music Brett Morgen's 'Cobain: Montage of Heck' debunks many of the myths
ebooksA special investigation by Andy McSmith
Life and Style
Brendan Rodgers
football The Liverpool manager will be the first option after Pep Guardiola
Amazon misled consumers about subscription fees, the ASA has ruled
Arts and Entertainment
Myanna Buring, Julian Rhind-Tutt and Russell Tovey in 'Banished'
TV Jimmy McGovern tackles 18th-century crime and punishment
Arts and Entertainment
Paul Whitehouse as Herbert
arts + ents
Latest stories from i100
Have you tried new the Independent Digital Edition apps?
Independent Dating

By clicking 'Search' you
are agreeing to our
Terms of Use.

iJobs Job Widget
iJobs Money & Business

Recruitment Genius: Sales Executive - OTE £40,000

£15000 - £18000 per annum: Recruitment Genius: This is a great opportunity for...

Austen Lloyd: Law Costs HOD - Southampton

£50000 - £60000 per annum + Excellent Salary: Austen Lloyd: An outstanding new...

SThree: Recruitment Resourcer

£20000 - £21000 per annum + uncapped commission: SThree: As a graduate you are...

Ashdown Group: Junior Application Support Analyst - Fluent German Speaker

£25000 - £30000 per annum + benefits: Ashdown Group: A global leader operating...

Day In a Page

Syrian conflict is the world's first 'climate change war', say scientists, but it won't be the last one

Climate change key in Syrian conflict

And it will trigger more war in future
How I outwitted the Gestapo

How I outwitted the Gestapo

My life as a Jew in wartime Berlin
The nation's favourite animal revealed

The nation's favourite animal revealed

Women like cuddly creatures whilst men like creepy-crawlies
Is this the way to get young people to vote?

Getting young people to vote

From #VOTESELFISH to Bite the Ballot
Poldark star Heida Reed: 'I don't think a single bodice gets ripped'

Poldark star Heida Reed

'I don't think a single bodice gets ripped'
The difference between America and Israel? There isn’t one

The difference between America and Israel? There isn’t one

Netanyahu knows he can get away with anything in America, says Robert Fisk
Families clubbing together to build their own affordable accommodation

Do It Yourself approach to securing a new house

Community land trusts marking a new trend for taking the initiative away from developers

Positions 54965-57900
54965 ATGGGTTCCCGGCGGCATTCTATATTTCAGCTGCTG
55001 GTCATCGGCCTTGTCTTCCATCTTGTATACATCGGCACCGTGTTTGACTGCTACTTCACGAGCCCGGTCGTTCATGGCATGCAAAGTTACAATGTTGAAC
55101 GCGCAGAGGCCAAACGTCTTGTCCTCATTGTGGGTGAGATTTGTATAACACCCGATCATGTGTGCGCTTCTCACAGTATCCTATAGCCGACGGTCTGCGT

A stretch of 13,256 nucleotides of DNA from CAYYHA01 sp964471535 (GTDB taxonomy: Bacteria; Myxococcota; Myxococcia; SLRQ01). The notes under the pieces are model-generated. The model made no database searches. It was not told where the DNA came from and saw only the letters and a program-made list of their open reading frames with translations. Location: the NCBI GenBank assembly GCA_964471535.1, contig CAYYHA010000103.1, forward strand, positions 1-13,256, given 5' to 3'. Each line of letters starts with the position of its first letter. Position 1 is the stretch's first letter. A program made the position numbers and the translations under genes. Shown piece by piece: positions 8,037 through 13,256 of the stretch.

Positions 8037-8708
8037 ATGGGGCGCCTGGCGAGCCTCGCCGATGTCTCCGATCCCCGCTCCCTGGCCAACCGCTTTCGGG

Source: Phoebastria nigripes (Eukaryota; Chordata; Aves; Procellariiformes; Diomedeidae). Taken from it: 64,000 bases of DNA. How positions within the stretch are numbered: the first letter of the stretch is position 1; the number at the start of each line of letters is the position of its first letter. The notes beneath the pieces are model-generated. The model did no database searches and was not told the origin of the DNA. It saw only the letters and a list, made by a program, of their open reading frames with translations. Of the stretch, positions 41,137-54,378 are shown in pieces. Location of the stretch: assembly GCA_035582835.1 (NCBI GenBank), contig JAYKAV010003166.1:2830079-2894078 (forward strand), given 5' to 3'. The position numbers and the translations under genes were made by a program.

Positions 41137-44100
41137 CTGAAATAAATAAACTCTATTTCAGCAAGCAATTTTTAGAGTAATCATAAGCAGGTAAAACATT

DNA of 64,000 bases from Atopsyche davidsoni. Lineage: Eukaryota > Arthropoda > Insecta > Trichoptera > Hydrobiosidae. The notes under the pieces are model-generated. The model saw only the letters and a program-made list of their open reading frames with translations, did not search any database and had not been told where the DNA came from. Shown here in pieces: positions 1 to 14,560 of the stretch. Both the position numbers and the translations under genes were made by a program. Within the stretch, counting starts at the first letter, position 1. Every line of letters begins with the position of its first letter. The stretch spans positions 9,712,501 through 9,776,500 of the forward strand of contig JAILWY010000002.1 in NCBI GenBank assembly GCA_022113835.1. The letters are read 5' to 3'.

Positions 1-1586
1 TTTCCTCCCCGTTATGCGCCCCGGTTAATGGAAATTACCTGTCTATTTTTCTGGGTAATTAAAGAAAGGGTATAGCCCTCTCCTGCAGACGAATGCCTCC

Head of WWF UK: We didn’t send Cameron to the Arctic to see green ideas freeze

David Nussbaum: We didn’t send Cameron to the Arctic to see green ideas freeze

The head of WWF UK remains sanguine despite the Government’s failure to live up to its pledges on the environment
Author Kazuo Ishiguro on being inspired by shoot-outs and samurai

Author Kazuo Ishiguro on being inspired by shoot-outs and samurai

Set in a mythologised 5th-century Britain, ‘The Buried Giant’ is a strange beast
With money, corruption and drugs, this monk fears Buddhism in Thailand is a ‘poisoned fruit’

Money, corruption and drugs

The monk who fears Buddhism in Thailand is a ‘poisoned fruit’
America's first slavery museum established at Django Unchained plantation - 150 years after slavery outlawed

150 years after it was outlawed...

... America's first slavery museum is established in Louisiana
Kelly Clarkson: How I snubbed Simon Cowell and become a Grammy-winning superstar

Kelly Clarkson: How I snubbed Simon Cowell and become a Grammy-winning superstar

The first 'American Idol' winner on how she manages to remain her own woman – Jane Austen fascination and all
Tony Oursler on exploring our uneasy relationship with technology with his new show

You won't believe your eyes

Tony Oursler's new show explores our uneasy relationship with technology. He's one of a growing number of artists with that preoccupation
Ian Herbert: Peter Moores must go. He should never have been brought back to fail again

Moores must go. He should never have been brought back to fail again

The England coach leaves players to find solutions - which makes you wonder where he adds value, says Ian Herbert
War with Isis: Fears that the looming battle for Mosul will unleash 'a million refugees'

The battle for Mosul will unleash 'a million refugees'

Aid agencies prepare for vast exodus following planned Iraqi offensive against the Isis-held city, reports Patrick Cockburn